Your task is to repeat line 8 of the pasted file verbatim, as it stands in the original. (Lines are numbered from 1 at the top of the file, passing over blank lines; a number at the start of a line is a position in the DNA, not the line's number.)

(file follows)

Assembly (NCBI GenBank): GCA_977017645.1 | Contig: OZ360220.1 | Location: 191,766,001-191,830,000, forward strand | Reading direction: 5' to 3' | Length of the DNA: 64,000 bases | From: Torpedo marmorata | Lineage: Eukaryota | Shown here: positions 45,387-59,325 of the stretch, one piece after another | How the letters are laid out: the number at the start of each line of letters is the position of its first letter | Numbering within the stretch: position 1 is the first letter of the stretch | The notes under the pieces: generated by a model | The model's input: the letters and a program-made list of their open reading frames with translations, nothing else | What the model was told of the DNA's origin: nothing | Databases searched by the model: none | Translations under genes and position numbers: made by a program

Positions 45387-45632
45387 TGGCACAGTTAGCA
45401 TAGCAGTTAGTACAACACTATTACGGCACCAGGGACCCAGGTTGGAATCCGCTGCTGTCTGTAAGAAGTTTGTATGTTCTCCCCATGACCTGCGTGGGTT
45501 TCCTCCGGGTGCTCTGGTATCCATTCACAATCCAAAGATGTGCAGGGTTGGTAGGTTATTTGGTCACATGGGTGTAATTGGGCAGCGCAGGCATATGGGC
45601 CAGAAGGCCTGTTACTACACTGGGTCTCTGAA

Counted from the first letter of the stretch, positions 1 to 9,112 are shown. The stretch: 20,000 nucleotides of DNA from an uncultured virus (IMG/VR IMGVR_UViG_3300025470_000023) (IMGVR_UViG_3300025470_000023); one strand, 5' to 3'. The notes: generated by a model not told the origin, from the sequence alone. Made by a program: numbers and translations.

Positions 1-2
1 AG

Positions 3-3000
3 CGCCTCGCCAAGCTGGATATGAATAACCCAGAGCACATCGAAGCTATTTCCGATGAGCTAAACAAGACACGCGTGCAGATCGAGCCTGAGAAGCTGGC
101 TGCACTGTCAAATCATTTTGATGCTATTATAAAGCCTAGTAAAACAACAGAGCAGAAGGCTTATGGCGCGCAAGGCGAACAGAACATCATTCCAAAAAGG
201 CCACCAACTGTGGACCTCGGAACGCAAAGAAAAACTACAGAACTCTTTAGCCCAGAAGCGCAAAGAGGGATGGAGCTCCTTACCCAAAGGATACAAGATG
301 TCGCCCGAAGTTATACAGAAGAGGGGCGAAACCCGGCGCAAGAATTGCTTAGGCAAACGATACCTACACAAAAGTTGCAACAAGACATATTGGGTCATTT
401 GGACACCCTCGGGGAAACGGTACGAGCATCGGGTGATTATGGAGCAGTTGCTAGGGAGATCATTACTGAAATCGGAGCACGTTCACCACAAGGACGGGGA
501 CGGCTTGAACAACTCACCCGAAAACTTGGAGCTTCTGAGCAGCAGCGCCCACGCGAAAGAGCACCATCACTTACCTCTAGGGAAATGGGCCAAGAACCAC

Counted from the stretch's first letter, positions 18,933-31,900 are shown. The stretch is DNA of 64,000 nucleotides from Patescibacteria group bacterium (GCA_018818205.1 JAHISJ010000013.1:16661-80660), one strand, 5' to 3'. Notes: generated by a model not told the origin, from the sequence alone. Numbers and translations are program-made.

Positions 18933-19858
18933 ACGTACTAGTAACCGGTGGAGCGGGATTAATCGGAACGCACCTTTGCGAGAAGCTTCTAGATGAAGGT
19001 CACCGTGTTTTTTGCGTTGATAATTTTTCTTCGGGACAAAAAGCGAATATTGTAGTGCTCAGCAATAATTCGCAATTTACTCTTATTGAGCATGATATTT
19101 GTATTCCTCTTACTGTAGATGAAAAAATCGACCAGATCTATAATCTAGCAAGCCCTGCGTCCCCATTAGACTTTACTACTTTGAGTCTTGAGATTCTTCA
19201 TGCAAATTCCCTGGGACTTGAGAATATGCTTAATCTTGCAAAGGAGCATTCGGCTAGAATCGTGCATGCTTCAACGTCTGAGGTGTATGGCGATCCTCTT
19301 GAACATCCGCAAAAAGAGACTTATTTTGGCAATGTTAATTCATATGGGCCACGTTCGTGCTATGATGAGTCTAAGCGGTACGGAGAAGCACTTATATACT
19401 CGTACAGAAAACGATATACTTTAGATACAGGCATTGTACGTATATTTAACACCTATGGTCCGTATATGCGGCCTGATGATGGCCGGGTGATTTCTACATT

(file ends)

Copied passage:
Positions 1-2